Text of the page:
An overview of basic, therapeutic interviewing skill building through practice and feedback to develop personal strengths in counseling. This course also provides students with an orientation to professional counseling organizations, the developmental history of the counseling profession, as well as ethical, legal and professional issues.
Methods for the assessment of individuals in counseling will be taught, including clinical interviewing techniques, mental status exam, use of the APA Diagnostic and Statistical Manual (DSM), test selection, administration, scoring, interpretation, and reporting of results. Selection and interpretation of assessment tools appropriate for community and school settings will be addressed.
Studies that provide both theoretical and experiential understandings of group purpose, development, dynamics, counseling theories, group counseling methods and skills, and other group approaches. This course also includes 10 hours of experience as a group member.
This course is a foundational course to prepare school counselors as leaders who strengthen elementary, middle and secondary education and also serve as effective change agents in a multicultural environment. The content of the course includes an overview of the functional skills necessary for the delivery of a school counseling program and the principles underlying the work of the school counselor. Emphasis is placed upon the role of the counselor as an advocate for student success in school and life. Professional skills in six arenas - advocacy, brokering of services, collaboration, counseling, effective use of data, and leadership, are introduced. Technology will be integrated throughout the course.
The counseling internship is designed to give candidates an opportunity to continue integrating and applying the awareness, knowledge, and skills learned throughout the counseling training program. Candidates will deliver counseling services in a field setting, and receive supervision of their work in biweekly group seminars for discussion of on-site issues, ethical issues, professional development, tape presentations, in-service training, and participation in peer supervision. A minimum of 600 on-site hours (240 direct service) for internship is required. CEPD 6182 Prerequisites: CEPD 6188 and College of Education Field Experience Application approval required.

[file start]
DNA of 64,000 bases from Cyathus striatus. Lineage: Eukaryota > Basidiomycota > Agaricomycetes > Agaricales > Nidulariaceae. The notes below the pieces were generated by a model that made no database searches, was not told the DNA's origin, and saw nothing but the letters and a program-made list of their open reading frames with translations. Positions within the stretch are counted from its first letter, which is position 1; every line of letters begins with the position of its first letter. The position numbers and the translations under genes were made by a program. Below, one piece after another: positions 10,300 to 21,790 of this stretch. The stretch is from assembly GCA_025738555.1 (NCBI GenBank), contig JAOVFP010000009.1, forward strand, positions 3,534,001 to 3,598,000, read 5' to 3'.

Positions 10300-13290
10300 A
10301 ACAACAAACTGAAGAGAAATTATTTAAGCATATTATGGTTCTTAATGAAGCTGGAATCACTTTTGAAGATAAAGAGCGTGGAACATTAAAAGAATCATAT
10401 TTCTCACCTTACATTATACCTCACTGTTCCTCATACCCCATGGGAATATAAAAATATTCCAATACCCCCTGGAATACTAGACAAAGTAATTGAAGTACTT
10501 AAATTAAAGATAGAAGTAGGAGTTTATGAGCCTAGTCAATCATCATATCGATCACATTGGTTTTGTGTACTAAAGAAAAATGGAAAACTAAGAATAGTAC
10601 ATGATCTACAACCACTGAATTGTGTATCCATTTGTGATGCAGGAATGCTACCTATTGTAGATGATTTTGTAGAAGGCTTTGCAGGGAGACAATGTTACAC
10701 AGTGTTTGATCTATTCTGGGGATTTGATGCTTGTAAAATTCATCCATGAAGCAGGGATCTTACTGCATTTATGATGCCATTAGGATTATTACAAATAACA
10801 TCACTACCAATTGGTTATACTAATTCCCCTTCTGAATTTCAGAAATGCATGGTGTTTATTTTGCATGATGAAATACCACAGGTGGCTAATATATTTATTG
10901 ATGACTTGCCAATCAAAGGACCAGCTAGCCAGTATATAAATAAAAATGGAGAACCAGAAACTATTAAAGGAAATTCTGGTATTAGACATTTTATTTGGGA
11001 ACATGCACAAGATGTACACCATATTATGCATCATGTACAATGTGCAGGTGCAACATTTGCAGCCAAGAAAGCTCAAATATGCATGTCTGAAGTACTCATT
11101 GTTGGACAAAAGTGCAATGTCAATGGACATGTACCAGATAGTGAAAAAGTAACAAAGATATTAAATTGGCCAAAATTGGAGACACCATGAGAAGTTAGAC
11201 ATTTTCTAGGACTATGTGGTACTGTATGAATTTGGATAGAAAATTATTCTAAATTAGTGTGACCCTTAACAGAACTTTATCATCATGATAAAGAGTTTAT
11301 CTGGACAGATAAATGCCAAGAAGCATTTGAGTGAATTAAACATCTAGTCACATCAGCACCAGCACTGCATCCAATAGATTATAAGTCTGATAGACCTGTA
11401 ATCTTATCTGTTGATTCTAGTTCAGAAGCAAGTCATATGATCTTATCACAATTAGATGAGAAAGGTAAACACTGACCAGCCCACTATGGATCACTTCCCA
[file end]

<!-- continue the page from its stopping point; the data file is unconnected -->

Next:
This course emphasizes supervision of individual and group counseling and guidance conducted in field settings. Special attention is paid to the development of skills, interventions, and brokering of services. The foundation for the course is brief counseling approaches. A return to campus for individual supervision is a requirement of the course. A minimum of 150 hours is required. CEPD 6188 Prerequisites: CEPD 6131, CEPD 6140, CEPD 6160 and College of Education Field Experience Application approval is required.
This graduate course is a study of human growth and development from birth through aging and death. The course focuses on areas of physical, cognitive, social, personality, and emotional development as a series of progressive changes resulting from the biological being's interactions with the environment. Special emphasis is placed on the development characteristics of school age youth within a multicultural and diverse society.
This course is designed to help students in a master's level or higher curriculum become competent in the use of educational and occupational information in counseling-related activities. Particular emphasis will be placed on how information is processed in planning, establishing and managing careers from a life-span perspective.
This course focuses on encouraging the unique development and emotional growth of children through the process of counseling. The content of the course introduces a distinct group of interventions including play and communication skills as integral components of the therapeutic process. A major focus of the course involves instructional and experiential opportunities for the student counselor to develop skills that provide children with appropriate developmental materials and facilitate a safe relationship for the child to express models that can be applied to elementary age children.
An examination of selected issues relevant to understanding multicultural lifespan differences, counseling process and practice.
Studies that provide an understanding of professional roles and functioning of counselors and the application of ethical and legal considerations in professional counseling.